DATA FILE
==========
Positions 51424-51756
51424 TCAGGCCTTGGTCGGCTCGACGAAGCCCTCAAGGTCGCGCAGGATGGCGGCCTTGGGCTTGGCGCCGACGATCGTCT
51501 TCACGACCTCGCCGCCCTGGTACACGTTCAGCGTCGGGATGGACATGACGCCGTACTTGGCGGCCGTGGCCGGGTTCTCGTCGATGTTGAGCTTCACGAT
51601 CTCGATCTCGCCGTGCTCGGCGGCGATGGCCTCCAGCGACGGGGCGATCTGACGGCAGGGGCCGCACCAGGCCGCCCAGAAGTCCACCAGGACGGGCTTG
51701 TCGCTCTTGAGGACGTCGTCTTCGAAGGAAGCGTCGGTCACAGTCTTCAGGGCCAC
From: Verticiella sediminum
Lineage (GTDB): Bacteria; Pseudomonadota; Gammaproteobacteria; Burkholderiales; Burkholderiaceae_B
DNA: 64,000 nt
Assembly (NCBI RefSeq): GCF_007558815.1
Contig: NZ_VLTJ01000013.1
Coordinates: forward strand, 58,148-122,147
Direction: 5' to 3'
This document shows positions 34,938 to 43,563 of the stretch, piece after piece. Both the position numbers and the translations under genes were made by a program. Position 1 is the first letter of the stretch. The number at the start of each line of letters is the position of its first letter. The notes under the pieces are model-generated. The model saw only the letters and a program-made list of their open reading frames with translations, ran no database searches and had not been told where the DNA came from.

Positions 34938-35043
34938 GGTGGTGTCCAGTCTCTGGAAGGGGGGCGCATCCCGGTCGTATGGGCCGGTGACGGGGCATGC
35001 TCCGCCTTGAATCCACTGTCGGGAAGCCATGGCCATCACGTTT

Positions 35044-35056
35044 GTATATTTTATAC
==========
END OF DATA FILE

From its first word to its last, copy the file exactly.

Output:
Positions 51424-51756
51424 TCAGGCCTTGGTCGGCTCGACGAAGCCCTCAAGGTCGCGCAGGATGGCGGCCTTGGGCTTGGCGCCGACGATCGTCT
51501 TCACGACCTCGCCGCCCTGGTACACGTTCAGCGTCGGGATGGACATGACGCCGTACTTGGCGGCCGTGGCCGGGTTCTCGTCGATGTTGAGCTTCACGAT
51601 CTCGATCTCGCCGTGCTCGGCGGCGATGGCCTCCAGCGACGGGGCGATCTGACGGCAGGGGCCGCACCAGGCCGCCCAGAAGTCCACCAGGACGGGCTTG
51701 TCGCTCTTGAGGACGTCGTCTTCGAAGGAAGCGTCGGTCACAGTCTTCAGGGCCAC
From: Verticiella sediminum
Lineage (GTDB): Bacteria; Pseudomonadota; Gammaproteobacteria; Burkholderiales; Burkholderiaceae_B
DNA: 64,000 nt
Assembly (NCBI RefSeq): GCF_007558815.1
Contig: NZ_VLTJ01000013.1
Coordinates: forward strand, 58,148-122,147
Direction: 5' to 3'
This document shows positions 34,938 to 43,563 of the stretch, piece after piece. Both the position numbers and the translations under genes were made by a program. Position 1 is the first letter of the stretch. The number at the start of each line of letters is the position of its first letter. The notes under the pieces are model-generated. The model saw only the letters and a program-made list of their open reading frames with translations, ran no database searches and had not been told where the DNA came from.

Positions 34938-35043
34938 GGTGGTGTCCAGTCTCTGGAAGGGGGGCGCATCCCGGTCGTATGGGCCGGTGACGGGGCATGC
35001 TCCGCCTTGAATCCACTGTCGGGAAGCCATGGCCATCACGTTT

Positions 35044-35056
35044 GTATATTTTATAC